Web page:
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Soak, wash, rinse, spin: Whirlpool's four-phase approach to innovation

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People tend to associate innovation with high-tech startups. But chances are you may see more innovation per square foot at some traditional product-...

People tend to associate innovation with high-tech startups. But chances are you may see more innovation per square foot at some traditional product-line manufacturers than in the loft-based headquarters of the next budding social media company.

This is particularly the case with Whirlpool Corporation, a name more closely associated with washing machines than virtual machines.  A recent report by Jessie Scanlon in BusinessWeek looks at the innovation culture Whirlpool has created, and how it is driving new business -- lots of new business.

It took a push from the top to get things moving in this direction -- ten years ago, Whirlpool's
then-Chief Executive David R. Whitwam set the wheels in motion. Today, Whirlpool introduces about 100 new products a year (it has a total of 1,000 products), according to Moises Norena, director of global innovation.

Here's the four-phase process Whirlpool undertakes to evaluate and bring new ideas to the surface:

1) Innovation is promoted throughout the organization by "i-mentors," or employees trained in innovation who have been deployed throughout the organization to identify promising ideas.

2) Ideas that meet Whirlpool's three criteria for innovation are then slated for further study: The new idea must meet a consumer need in a fresh way; it must have the breadth to become a platform for related products; and it must lift earnings.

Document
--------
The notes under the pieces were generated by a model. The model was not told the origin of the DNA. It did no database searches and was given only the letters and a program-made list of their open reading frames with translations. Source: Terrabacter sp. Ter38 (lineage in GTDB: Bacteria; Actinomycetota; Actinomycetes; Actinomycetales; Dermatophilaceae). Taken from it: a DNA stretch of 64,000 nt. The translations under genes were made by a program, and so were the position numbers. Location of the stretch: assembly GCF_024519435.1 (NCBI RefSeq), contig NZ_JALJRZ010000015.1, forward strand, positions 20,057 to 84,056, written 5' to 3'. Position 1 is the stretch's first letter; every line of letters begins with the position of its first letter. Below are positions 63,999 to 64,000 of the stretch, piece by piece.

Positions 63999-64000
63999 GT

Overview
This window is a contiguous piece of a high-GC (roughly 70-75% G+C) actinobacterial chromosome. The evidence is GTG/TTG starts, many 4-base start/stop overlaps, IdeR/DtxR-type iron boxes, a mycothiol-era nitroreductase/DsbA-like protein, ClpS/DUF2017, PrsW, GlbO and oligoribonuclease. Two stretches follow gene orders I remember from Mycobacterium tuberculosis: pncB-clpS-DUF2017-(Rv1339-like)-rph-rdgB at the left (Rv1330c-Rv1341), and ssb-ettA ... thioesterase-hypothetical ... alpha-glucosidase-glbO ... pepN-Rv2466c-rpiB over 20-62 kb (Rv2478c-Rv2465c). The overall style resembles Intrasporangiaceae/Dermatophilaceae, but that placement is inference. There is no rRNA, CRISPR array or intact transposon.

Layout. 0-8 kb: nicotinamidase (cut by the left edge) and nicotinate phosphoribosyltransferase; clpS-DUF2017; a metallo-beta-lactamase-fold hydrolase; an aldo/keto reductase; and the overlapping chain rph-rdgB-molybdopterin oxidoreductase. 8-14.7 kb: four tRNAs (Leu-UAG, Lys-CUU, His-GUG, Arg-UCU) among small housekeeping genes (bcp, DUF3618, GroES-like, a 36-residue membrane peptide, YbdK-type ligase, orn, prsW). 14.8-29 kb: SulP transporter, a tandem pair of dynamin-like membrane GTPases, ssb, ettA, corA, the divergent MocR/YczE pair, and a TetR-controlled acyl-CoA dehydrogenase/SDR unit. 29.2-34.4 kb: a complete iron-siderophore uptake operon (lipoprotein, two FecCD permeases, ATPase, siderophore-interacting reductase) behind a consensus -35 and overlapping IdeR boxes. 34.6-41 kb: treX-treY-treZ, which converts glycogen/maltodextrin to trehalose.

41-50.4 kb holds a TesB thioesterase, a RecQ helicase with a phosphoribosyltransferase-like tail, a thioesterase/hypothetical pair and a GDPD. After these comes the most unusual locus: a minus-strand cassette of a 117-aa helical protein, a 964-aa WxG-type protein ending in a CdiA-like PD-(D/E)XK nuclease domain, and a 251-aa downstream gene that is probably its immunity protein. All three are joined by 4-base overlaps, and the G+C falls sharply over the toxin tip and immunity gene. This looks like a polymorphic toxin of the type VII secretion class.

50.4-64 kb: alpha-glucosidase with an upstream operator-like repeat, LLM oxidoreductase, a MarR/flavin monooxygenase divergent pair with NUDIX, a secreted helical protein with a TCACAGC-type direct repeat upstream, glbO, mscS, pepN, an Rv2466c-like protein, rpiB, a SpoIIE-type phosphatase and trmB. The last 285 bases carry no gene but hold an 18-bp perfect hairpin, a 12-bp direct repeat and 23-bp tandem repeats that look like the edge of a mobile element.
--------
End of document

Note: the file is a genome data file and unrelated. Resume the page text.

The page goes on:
3) Research findings are written up an "opportunity brief" which is then reviewed by the "i-panel," a 15-member panel of innovation experts and regional managers from across the organization, including marketing, sales, customer service, and engineering. The i-panel measures the idea against the "i-box," a three-page scorecard that forces innovation teams to be very concrete about expected factors such as revenues, technical feasibility, relevance to the brand, and market trends.

4) If the innovation meets the i-box criteria and paases muster with the i-panel, it is then funded and put into the product development pipeline.

By actively encouraging and embedding an innovation culture into its operations, Whirlpool sees an estimated 20% of its revenues each year coming from new product launches. In the most recent fiscal year, this equated to approximately $4 billion of a total of $19 billion in sales coming from new products, Norena estimates.

Promoting an innovation culture is smart business because it leads to creative new product ideas that increase the revenue stream. But just as importantly, an innovation culture also encourages employees to generate fresh new thinking and approaches to processes that can improve the operations behind the product offerings.

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Joe McKendrick

Contributing Editor

Joe McKendrick is an independent analyst who tracks the impact of information technology on management and markets. He is a co-author of the SOA Manifesto and has written for Forbes, ZDNet and Database Trends & Applications. He holds a degree from Temple University. He is based in Pennsylvania. Follow him on Twitter. Disclosure